In a great many ways, the outstanding success of the present-day Khoja global diaspora is an outcome of their 19th-century migration from Surat-Kutch-Kathiawar to this fast-growing English colonial port-city, located just south of Gujarat, on India’s western seaboard and within the ancient Indian Ocean trading networks.
By 1534, Khoja merchants from Gujarat were trading with the Portuguese (see Khoja Shams-ud-din Gillani) and so when the Sultan of Gujarat seceded “Bom Bahia,” “the beautiful bay” to the Portuguese, it is likely that the Khojas would have started trading from there. They would have been amongst its leading merchants in 1661 when Bombay was handed over as “dowry” to the English. (Read here the story of Khoja merchant Kurji and his ship The Quedagh Merchant that was captured by the notorious English pirate, Capt Kidd in 1698.) (1)
By 1668, the more established Khoja merchants from Surat were lured by the English East India Company when it transferred its base to Bombay to take advantage of the growing business opportunities as they expanded their hold in India.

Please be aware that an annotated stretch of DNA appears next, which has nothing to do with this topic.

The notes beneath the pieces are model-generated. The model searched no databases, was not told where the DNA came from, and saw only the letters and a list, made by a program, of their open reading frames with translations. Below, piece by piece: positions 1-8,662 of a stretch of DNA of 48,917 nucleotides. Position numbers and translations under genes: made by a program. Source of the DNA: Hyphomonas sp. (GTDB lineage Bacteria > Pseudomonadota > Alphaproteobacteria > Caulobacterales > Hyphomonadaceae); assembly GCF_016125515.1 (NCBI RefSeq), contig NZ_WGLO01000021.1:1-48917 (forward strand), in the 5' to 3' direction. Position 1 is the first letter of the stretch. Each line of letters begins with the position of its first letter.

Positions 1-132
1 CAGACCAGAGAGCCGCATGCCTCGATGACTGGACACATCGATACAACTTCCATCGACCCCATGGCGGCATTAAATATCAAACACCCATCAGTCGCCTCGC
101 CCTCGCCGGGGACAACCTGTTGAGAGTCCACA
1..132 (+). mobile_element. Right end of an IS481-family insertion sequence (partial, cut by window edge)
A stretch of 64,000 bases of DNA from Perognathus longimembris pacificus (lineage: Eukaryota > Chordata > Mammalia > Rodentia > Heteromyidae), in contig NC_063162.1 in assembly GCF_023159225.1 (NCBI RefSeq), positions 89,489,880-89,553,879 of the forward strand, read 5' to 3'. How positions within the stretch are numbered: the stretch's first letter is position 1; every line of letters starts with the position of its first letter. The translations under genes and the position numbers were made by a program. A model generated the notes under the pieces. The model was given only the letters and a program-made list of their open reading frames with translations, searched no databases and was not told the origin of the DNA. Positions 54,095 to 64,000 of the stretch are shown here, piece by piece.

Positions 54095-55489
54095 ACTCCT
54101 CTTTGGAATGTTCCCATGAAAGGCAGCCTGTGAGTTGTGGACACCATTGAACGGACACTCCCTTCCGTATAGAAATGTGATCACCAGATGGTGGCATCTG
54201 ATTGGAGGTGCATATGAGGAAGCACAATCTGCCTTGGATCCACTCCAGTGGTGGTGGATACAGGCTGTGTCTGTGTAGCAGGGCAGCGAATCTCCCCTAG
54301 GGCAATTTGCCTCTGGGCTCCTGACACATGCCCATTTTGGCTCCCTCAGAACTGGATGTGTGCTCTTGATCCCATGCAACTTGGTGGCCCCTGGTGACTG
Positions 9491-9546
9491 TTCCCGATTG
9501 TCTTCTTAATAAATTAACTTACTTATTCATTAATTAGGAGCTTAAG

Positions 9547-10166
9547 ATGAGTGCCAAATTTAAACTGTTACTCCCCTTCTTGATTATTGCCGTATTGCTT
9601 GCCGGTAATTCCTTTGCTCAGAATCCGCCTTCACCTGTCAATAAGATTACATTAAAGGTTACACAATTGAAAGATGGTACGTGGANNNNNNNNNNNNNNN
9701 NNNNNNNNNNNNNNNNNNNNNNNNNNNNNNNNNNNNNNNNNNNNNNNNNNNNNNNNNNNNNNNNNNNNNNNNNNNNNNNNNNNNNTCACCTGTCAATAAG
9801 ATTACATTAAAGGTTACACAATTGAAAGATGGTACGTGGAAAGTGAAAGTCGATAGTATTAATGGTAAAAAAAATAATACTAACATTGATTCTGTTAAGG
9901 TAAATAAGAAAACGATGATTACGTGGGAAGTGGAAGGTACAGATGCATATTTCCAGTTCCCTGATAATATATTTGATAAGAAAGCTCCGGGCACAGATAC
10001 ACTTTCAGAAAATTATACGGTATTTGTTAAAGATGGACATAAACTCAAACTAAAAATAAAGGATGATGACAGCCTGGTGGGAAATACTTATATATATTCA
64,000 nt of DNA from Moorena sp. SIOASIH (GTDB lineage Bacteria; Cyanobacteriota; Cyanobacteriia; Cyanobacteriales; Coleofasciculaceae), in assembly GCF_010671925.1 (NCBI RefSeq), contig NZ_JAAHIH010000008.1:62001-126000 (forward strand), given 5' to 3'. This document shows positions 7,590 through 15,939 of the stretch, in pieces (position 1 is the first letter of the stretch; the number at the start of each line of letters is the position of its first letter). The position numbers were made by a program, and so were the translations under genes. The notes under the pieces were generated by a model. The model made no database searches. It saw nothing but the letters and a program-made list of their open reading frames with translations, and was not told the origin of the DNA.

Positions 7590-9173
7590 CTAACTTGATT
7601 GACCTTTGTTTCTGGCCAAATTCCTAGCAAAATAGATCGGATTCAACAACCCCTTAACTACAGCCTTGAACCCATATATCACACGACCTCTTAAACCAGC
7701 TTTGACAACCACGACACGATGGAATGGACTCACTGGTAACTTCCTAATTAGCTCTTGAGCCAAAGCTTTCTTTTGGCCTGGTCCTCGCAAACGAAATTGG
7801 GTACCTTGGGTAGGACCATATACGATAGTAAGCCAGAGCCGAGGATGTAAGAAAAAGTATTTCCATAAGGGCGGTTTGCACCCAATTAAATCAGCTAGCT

“The arrival of many Indian and British merchants led to the development of Bombay’s trade by the end of the seventeenth century. Soon it was trading in salt, rice, ivory, cloth, lead, and sword blades with many Indian ports as well as with the Arabian cities of Mecca and Basra” (2)
However, it was Skull Famine of 1791 (see Gujarat Famines & Khoja Migrations) which decimated almost 11 million people in North India, which forced many poorer Khojas to move to the relative safety of Bombay, assisted by the charity of the wealthier caste members. By this time, Bombay’s total population was about 100,000. (3)
Read more about 400 Years of Khoja History (with pictures) in Bombay at the source: http://khojawiki.org/Bombay